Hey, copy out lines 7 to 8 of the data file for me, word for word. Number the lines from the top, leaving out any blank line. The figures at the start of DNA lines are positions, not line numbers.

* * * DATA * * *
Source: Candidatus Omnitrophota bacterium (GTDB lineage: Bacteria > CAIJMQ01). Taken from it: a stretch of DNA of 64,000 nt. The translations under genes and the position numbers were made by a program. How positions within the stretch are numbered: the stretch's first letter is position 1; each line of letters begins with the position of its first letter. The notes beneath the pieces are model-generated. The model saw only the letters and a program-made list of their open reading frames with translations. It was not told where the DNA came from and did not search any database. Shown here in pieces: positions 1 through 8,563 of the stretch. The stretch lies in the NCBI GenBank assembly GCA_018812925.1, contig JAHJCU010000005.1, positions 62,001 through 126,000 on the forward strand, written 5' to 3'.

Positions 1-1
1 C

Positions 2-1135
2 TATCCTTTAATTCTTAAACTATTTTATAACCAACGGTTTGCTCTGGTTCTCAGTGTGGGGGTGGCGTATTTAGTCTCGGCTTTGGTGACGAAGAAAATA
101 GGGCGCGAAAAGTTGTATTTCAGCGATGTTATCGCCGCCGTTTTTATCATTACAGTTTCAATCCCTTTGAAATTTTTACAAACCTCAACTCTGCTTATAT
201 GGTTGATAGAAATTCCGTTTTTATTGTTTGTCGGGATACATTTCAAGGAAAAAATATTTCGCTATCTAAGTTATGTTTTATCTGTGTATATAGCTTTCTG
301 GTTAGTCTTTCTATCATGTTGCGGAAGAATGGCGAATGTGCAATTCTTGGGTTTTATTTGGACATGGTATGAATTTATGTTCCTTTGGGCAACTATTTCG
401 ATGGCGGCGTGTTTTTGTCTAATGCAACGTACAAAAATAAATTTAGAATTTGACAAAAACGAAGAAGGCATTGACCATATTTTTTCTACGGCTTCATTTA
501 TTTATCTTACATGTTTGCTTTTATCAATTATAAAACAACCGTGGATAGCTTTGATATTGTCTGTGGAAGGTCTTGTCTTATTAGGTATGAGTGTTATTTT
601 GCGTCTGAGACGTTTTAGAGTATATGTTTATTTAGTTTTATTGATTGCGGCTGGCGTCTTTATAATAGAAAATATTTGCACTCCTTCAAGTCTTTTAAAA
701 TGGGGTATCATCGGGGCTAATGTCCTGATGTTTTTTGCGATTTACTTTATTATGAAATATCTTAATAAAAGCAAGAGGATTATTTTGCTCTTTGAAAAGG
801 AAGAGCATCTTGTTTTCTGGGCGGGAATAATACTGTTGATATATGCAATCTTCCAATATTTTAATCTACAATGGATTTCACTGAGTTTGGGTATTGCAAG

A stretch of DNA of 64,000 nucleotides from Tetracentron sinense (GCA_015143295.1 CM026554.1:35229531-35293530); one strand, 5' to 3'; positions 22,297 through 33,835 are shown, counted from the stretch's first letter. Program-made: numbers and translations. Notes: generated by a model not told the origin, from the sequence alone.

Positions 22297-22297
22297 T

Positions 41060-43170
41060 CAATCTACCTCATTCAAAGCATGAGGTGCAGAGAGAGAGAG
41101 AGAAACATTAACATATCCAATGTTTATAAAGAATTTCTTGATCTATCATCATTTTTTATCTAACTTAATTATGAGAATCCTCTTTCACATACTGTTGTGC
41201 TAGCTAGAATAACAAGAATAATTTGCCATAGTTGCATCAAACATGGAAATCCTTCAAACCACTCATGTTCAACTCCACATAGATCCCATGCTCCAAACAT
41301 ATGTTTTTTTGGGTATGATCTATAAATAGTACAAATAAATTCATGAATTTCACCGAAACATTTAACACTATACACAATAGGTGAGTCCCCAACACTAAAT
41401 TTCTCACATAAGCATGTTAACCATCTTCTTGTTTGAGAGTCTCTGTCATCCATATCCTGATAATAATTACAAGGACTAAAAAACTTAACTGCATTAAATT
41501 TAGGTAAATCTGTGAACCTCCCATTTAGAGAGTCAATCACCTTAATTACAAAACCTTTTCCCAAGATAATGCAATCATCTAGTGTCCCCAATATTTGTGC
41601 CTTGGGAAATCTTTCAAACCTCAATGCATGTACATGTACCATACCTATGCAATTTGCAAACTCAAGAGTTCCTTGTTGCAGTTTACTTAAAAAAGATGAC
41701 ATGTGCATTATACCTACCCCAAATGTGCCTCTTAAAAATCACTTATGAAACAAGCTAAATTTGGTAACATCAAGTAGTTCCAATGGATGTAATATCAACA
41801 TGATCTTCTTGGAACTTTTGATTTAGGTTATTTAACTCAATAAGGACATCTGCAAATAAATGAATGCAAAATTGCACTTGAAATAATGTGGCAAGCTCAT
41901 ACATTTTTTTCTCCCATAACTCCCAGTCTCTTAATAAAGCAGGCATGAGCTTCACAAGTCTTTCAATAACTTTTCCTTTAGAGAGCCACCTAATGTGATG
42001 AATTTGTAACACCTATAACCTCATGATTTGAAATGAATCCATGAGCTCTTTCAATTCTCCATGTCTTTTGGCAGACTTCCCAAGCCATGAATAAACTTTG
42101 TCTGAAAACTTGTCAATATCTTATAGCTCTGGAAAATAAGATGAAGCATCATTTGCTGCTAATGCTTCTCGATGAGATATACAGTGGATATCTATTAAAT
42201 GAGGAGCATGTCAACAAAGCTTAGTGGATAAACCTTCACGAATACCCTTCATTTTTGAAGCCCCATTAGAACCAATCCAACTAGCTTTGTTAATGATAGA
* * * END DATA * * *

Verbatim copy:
201 GGTTGATAGAAATTCCGTTTTTATTGTTTGTCGGGATACATTTCAAGGAAAAAATATTTCGCTATCTAAGTTATGTTTTATCTGTGTATATAGCTTTCTG
301 GTTAGTCTTTCTATCATGTTGCGGAAGAATGGCGAATGTGCAATTCTTGGGTTTTATTTGGACATGGTATGAATTTATGTTCCTTTGGGCAACTATTTCG